Sorrowful songs: Henryk Górecki, 1933-2010

When radio stations started playing Henryk Górecki's Sym­phony no. 3, known as the Symphony of Sor­rowful Songs, it was reported that drivers would pull off the road because the haunting, mournful music left them in tears. A 14-year-old Swedish burn victim wrote to Górecki to say that the Third Symphony was what kept her alive. The 1992 Elektra Nonesuch recording of the work, with American soprano Dawn Upshaw singing the soprano part, sold over a million copies and climbed to the top of the classical charts in both the U.S. and the U.K.

The composer, who died November 12 at the age of 76, was not known well outside his native Poland until his success with the Third Symphony. Written for orchestra and soprano solo, the work is a memorial to the victims of the Holocaust. The theme is the separation of a mother from her child. It draws on the words a girl had written on a prison wall in southern Poland: "Oh Mamma do not cry—Immaculate Queen of Heaven support me always."

Early in his career Górecki wrote dissonant, avant-garde music that was not always received well by critics and was despised by the communist regime in Poland. By the mid-1970s he shifted to a more minimalist style, often writing with sacred themes and drawing on Polish folk music and church music. He came to reject the dissonant, 12-tone serialism that he had absorbed in his own training, favoring romantic but sparse sounds and the chantlike repetition of musical motifs. His later minimalist style is often associated with contemporaries like Olivier Messiaen (with whom he studied), Arvo Pärt and John Tavener, although he himself felt greater affinity with Bach, Mozart, Haydn and Schubert.

Górecki's most important choral work is Miserere (1981), written for an eight-part a cappella chorus. It was a response to the events of March 1981, when government militia attacked a demonstration by members of Rural Solidarity. Like much of his work, Miserere is a slow, meditative piece. It contains but five words: "Domine Deus noser, miserere nobis" (Lord our God, have mercy on us).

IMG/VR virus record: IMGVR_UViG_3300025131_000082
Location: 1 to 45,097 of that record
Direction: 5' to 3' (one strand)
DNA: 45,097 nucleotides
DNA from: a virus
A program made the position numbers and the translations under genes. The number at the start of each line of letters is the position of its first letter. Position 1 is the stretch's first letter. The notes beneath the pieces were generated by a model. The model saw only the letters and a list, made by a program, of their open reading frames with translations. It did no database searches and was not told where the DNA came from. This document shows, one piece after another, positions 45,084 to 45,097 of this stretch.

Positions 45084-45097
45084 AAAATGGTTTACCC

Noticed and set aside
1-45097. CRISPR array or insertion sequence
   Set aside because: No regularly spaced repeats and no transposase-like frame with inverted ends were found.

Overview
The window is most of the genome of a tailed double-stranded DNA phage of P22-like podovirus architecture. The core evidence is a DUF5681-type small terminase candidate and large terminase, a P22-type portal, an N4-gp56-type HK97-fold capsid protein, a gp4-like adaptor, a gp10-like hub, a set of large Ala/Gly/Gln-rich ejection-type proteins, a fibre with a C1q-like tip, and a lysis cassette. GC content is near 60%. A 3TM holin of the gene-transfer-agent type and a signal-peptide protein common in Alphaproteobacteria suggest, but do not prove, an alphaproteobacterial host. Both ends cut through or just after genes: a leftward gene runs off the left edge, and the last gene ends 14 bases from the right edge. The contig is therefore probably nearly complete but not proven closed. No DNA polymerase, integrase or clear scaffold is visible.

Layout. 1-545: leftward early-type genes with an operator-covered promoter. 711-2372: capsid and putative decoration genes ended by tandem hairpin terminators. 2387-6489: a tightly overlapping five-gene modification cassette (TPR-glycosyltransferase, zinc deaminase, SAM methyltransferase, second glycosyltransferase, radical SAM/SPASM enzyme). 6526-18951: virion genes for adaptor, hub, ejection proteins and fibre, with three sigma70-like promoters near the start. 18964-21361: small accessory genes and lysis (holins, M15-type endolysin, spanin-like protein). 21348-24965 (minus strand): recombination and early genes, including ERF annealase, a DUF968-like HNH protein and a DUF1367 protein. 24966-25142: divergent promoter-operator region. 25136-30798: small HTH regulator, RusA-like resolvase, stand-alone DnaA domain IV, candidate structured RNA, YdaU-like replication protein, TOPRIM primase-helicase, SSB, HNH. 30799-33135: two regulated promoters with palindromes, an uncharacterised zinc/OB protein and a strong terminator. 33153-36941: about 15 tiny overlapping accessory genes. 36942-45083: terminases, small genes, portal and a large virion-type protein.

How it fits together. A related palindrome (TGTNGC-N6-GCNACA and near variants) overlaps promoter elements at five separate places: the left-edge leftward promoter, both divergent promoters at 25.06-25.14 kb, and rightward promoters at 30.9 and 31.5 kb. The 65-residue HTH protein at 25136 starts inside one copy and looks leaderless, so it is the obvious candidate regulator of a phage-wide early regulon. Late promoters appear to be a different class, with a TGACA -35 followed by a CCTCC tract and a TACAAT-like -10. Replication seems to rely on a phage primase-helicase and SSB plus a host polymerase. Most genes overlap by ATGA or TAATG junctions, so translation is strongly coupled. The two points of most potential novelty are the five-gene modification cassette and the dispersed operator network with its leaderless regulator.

The work is written for eight parts, each having its own melody, which enter in turn, starting with the basses. As parts are added, the sound becomes thicker and more lush, yet brighter too as the treble voices join the men. The words "Miserere nobis" are poignantly reserved until the very end. Because of political restrictions, the work couldn't be performed until 1987.

Górecki's life was intertwined with that of his countryman Karol Wojtyla, cardinal of Kraków, who became Pope John Paul II in 1978. In 1977 Wojtyla commissioned a work by Górecki to mark the 900-year anniversary of the martyrdom of St. Stanislaw. That work, Beatus Vir, a psalm for baritone, choir and orchestra, was based on words from the Psalms, ending with "Blessed is the man who trusts in thee." Dedicated to John Paul, it was first performed in Kraków in 1979 for John Paul's first visit to Poland as pope.

The commercial success of the Third Symphony made it possible for Górecki to retire to his beloved Tatra Mountains. Much of his life he struggled with health issues. In a childhood fall he dislocated his hip. The injury was misdiagnosed for years, which led to an extended hospital stay and four operations, and he was left with permanent damage. His health challenges led him to say that he had "talked with death often."

Górecki never attempted to duplicate the commercial success of his Third Symphony. He "represented a totally independent voice. He only listened in­ward," said David Harrington, founder of Kronos Quartet, for whom Górecki wrote three commissioned works.

"Let every listener choose that which interests him. I have nothing against one person liking Mozart or Shostakovich or Leonard Bernstein, but doesn't like Górecki," Górecki said in a 1994 interview. "That's fine with me. I, too, like certain things."

Richard A. Kauffman

Richard A. Kauffman is a Mennonite minister and retired book review editor for the Century

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